- By Joshua Keating
Joshua Keating is associate editor at Foreign Policy and the editor of the Passport blog. He has worked as a researcher, editorial assistant, and deputy Web editor since joining the FP staff in 2007. In addition to being featured in Foreign Policy, his writing has been published by the Washington Post, Newsweek International, Radio Prague, the Center for Defense Information, and Romania's Adevarul newspaper. He has appeared as a commentator on CNN International, C-Span, ABC News, Al Jazeera, NPR, BBC radio, and others. A native of Brooklyn, New York, he studied comparative politics at Oberlin College.
Supreme Court Justice Ruth Bader Ginsburg is taking some heat from conservative blogs for this recent interview with Egypt’s Al-Hayat TV, (skip to 9:30) in which she suggests that the U.S. constitution might not be the best model for post-revolutionary Egypt. Here’s a summary from ABC:
Asked by the English-speaking interviewer whether she thought Egypt should use the Constitutions of other countries as a model, Ginsburg said Egyptians should be “aided by all Constitution-writing that has gone on since the end of World War II.”
“I would not look to the U.S. Constitution, if I were drafting a Constitution in the year 2012. I might look at the Constitution of South Africa,” says Ginsburg, whom President Clinton nominated to the court in 1993. “That was a deliberate attempt to have a fundamental instrument of government that embraced basic human rights, had an independent judiciary. … It really is, I think, a great piece of work that was done. Much more recent than the U.S. Constitution.”
Ginsburg, who spent her career before taking the bench advocating for gender equality, praised the U.S. Constitution and the founders, saying, “we were just tremendously fortunate in the U.S. that the men that met in Philadelphia were very wise.” But “it’s true that they were lacking one thing, that is there were no women as part of the Constitutional Convention, but there were women around who sparked the idea.”
Ginsburg said “we are still forming the more perfect union” and noted that “when the Constitution was new in the 1780s, we still had slavery in the U.S.”
But, she added, ”The genius of the Constitution, I think, is that it has this notion of who composes ‘We the people’. It has expanded and expanded over the years so now it includes people who were left out in the beginning. Native Americans were left out, certainly people held in human bondage, women, and people that were new comers to our shores. “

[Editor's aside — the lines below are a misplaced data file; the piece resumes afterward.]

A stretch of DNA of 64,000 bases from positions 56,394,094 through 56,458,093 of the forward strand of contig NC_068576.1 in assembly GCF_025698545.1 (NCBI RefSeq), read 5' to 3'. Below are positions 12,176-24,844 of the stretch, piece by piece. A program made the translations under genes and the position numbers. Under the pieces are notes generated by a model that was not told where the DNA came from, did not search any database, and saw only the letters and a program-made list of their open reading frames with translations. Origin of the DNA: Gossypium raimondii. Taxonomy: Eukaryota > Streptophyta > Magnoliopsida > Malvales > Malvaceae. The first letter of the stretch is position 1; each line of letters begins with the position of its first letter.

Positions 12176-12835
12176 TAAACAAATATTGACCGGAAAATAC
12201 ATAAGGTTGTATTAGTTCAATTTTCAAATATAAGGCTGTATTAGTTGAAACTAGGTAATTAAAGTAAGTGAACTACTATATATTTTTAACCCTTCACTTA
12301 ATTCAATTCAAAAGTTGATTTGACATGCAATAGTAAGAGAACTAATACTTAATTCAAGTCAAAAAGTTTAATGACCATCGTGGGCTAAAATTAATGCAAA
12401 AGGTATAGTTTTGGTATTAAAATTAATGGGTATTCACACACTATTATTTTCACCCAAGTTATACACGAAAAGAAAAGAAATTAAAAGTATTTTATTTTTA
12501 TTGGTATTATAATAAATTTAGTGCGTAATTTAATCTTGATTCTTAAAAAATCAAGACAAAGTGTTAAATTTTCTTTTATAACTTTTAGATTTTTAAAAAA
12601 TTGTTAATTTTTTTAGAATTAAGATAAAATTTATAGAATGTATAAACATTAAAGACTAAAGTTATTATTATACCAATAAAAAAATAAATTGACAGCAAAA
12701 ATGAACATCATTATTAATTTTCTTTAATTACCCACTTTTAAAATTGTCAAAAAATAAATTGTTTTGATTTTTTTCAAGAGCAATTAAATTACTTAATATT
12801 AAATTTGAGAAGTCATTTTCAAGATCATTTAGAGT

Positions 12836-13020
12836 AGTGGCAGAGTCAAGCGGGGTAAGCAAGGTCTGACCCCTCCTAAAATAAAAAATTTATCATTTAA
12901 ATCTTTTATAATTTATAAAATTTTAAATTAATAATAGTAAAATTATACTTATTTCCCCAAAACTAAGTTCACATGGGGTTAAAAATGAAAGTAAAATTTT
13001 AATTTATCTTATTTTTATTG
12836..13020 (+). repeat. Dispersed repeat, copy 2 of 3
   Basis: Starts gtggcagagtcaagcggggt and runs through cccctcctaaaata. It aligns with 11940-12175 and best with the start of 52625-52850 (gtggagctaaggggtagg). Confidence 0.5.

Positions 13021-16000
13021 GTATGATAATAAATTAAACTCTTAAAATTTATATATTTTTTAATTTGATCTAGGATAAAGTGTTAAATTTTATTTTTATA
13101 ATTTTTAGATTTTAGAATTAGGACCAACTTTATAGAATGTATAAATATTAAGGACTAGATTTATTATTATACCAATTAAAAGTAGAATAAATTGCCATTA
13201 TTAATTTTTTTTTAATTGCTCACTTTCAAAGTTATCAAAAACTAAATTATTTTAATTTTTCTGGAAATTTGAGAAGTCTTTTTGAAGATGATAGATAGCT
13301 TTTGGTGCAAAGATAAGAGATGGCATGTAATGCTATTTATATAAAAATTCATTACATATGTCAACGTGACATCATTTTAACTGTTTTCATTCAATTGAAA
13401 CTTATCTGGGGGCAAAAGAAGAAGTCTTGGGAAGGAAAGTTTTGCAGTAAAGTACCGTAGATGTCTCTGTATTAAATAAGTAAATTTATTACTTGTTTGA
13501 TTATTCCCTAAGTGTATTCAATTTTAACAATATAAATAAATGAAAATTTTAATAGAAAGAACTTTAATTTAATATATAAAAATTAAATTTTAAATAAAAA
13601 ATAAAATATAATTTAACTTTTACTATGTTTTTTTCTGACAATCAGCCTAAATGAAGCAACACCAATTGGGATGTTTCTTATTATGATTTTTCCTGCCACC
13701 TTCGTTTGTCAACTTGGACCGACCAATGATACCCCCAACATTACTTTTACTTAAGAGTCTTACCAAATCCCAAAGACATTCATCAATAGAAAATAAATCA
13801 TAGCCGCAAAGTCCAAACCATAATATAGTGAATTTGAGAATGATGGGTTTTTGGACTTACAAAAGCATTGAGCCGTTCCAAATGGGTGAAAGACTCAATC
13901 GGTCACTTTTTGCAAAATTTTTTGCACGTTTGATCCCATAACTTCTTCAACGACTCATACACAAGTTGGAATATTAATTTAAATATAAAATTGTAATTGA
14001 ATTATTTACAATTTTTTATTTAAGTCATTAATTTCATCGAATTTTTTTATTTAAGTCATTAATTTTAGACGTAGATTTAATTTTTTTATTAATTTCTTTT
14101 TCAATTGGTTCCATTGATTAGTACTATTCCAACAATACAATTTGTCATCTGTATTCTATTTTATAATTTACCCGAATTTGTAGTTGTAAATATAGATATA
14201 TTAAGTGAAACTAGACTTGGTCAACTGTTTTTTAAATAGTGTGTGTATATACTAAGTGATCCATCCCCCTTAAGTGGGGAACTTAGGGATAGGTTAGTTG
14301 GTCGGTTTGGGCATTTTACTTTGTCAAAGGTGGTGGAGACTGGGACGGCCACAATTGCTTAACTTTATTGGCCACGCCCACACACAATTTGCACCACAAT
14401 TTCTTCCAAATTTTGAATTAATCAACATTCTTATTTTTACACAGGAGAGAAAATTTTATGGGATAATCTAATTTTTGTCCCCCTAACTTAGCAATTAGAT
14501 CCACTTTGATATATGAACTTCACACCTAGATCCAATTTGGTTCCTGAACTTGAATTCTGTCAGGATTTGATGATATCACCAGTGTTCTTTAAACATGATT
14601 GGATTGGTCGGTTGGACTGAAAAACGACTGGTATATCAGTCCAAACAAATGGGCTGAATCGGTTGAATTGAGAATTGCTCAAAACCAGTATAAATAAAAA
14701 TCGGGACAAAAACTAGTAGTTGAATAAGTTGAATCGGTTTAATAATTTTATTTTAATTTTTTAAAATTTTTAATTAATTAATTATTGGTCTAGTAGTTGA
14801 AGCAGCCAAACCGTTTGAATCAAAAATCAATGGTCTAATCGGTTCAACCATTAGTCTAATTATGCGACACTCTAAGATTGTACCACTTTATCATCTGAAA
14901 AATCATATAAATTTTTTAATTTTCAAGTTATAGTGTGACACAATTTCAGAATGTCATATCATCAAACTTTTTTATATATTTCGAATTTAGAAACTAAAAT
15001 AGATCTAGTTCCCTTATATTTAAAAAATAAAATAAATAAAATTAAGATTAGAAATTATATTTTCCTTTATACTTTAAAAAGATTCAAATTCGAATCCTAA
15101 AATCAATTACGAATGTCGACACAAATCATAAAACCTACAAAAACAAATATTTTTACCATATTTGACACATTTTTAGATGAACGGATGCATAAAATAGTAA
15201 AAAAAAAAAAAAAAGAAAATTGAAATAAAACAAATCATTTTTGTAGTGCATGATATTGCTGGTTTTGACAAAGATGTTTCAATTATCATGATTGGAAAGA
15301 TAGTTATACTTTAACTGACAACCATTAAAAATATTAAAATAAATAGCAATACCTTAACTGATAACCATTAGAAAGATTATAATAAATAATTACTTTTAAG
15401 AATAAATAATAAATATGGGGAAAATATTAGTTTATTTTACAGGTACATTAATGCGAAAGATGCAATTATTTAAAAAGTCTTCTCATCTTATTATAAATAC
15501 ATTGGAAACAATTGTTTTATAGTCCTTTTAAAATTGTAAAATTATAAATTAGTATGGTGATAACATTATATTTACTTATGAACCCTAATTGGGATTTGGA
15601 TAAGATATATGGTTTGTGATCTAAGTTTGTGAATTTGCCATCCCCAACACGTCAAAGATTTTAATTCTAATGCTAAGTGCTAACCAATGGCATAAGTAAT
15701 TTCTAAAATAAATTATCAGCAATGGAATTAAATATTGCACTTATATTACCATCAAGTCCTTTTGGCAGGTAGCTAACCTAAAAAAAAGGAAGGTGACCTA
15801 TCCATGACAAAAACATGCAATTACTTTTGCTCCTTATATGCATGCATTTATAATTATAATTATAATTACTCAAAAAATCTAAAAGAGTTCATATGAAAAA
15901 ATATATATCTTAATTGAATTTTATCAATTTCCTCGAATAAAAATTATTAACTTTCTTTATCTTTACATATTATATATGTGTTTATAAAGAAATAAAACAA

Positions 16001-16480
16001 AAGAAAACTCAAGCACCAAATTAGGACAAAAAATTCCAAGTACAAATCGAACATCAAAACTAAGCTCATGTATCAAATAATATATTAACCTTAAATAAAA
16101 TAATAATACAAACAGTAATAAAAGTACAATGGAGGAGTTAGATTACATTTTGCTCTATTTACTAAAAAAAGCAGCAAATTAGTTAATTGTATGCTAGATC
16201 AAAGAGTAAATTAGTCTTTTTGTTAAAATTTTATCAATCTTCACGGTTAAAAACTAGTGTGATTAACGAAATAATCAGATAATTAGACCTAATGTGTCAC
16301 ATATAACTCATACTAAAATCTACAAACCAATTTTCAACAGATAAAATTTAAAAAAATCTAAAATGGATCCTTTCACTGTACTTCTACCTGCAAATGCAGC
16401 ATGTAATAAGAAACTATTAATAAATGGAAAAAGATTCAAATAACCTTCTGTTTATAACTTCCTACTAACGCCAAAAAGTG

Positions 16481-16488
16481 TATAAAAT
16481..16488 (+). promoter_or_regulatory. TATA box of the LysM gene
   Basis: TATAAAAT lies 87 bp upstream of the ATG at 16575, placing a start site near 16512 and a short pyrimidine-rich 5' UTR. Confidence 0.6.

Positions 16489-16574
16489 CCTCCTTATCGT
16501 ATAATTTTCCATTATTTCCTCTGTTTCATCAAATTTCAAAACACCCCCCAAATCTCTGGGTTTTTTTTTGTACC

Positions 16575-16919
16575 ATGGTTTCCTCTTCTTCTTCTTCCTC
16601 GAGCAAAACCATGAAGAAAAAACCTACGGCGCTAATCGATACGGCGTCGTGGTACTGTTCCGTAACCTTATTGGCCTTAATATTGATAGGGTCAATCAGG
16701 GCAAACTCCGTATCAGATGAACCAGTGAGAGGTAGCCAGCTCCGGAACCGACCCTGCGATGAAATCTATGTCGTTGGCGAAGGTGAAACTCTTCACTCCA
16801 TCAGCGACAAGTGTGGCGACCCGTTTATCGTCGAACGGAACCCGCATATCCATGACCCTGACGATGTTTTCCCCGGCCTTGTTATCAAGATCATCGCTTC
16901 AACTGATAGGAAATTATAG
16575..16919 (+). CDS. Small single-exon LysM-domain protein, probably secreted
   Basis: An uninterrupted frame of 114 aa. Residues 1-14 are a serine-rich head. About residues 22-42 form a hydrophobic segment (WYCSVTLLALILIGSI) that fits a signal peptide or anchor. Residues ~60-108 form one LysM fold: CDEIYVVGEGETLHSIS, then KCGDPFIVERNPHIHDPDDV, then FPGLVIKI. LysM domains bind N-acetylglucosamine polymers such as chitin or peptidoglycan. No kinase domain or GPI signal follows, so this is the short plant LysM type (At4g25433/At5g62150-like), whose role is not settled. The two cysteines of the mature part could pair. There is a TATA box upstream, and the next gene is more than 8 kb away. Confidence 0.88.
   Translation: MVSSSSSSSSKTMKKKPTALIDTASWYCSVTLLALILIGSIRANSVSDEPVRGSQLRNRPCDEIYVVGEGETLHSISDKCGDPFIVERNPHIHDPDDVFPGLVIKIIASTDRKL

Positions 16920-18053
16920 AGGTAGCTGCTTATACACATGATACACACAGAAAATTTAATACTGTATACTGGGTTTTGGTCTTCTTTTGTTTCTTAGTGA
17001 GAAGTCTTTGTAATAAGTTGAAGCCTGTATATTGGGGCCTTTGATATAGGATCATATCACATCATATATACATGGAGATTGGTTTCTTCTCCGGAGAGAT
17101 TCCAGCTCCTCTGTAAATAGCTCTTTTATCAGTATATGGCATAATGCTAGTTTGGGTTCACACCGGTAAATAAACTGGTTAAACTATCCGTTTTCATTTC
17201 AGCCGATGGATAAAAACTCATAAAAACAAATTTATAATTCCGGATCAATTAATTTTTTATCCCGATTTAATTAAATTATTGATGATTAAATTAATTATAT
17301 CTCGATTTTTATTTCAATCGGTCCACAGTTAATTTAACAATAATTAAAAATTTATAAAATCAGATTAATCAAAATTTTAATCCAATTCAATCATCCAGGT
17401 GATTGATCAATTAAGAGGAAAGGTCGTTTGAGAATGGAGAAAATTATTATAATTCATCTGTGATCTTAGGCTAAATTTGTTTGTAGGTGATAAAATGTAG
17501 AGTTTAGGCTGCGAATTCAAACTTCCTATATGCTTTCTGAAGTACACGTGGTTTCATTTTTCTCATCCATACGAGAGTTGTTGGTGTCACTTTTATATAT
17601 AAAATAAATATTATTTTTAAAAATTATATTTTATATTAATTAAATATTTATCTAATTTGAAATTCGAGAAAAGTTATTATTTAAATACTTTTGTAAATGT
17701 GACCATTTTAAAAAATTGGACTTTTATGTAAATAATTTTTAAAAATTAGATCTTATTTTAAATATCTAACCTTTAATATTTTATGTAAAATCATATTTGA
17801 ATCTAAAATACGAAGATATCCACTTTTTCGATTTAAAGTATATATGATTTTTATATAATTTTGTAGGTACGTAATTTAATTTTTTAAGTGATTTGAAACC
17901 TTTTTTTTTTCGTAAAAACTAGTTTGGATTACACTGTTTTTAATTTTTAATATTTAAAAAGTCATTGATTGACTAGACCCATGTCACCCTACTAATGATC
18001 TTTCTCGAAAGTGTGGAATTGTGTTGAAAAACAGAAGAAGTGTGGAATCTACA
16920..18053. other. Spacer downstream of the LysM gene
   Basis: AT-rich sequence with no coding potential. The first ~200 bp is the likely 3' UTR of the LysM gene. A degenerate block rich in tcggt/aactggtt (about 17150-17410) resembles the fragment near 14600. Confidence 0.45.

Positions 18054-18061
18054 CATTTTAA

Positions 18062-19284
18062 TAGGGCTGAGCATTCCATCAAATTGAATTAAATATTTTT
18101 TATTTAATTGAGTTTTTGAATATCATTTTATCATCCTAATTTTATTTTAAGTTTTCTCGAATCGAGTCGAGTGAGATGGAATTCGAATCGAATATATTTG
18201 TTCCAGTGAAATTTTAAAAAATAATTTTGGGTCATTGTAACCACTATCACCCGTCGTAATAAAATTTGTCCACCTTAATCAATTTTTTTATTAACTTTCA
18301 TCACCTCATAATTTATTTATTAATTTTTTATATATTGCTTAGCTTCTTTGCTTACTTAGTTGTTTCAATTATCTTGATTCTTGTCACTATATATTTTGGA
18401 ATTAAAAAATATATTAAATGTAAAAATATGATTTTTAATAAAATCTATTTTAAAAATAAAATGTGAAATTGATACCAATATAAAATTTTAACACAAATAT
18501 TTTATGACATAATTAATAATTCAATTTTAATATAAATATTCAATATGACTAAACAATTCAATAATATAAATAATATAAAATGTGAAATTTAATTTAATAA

The backlash is pretty predictable, (Hot Air’s Allahpundit quips that "I’m actually sort of charmed that a left-wing jurist thinks it matters much what’s written in a nation’s constitution.") and falls into a larger debate on the court’s about whether it’s appropriate for American jurists to look to other countries’ laws for precedent. Ginsburg’s job security is pretty solid, so the fallout of this incident is likely to be pretty minimal, though I could see it as a future applause line on the campaign trail. But Ginsburg’s comments also raise the question of what exactly is so great about South Africa’s constitution.
What makes the post-apartheid document, which came into effect in 1997, so unique, is its inclusion of positive rights. In addition to freedom from discrimination — including on the basis of sexual orientation, disability or religion — and freedom of speech, under chapter two of the constitution, South Africans have the right to "make decisions concerning reproduction," "form a political party," or "form and join a trade union."
Even more notable, the constitutions requires the state to enact policies that minimize inequality:
The state must take reasonable legislative and other measures, within its available resources, to foster conditions which enable citizens to gain access to land on an equitable basis.
It also stipulates that citizens have the right to housing and adequate healthcare.
Needless to say, the South African state is often in violation of many of these goals, but the argument for the constitution is that it gives citizens legal recourse to demand government action on economic matters. It’s also the case that a constitution that essentially includes an explicit guarantee of abortion rights, mandates government-provided healthcare, and encourages income redistribution, is something of a Tea Party dystopia.
Ginsburg is not alone in her admiration of the South African model. Cass Sunstein, the legal scholar who current runs the White House’s Office of Information and Regulatory Affairs, has called it ”the most admirable constitution in the history of the world.’" Though given Sunstein’s own reputation among Tea Partiers, I’m guessing we won’t hear him speaking up on Ginsburg’s behalf during an election year.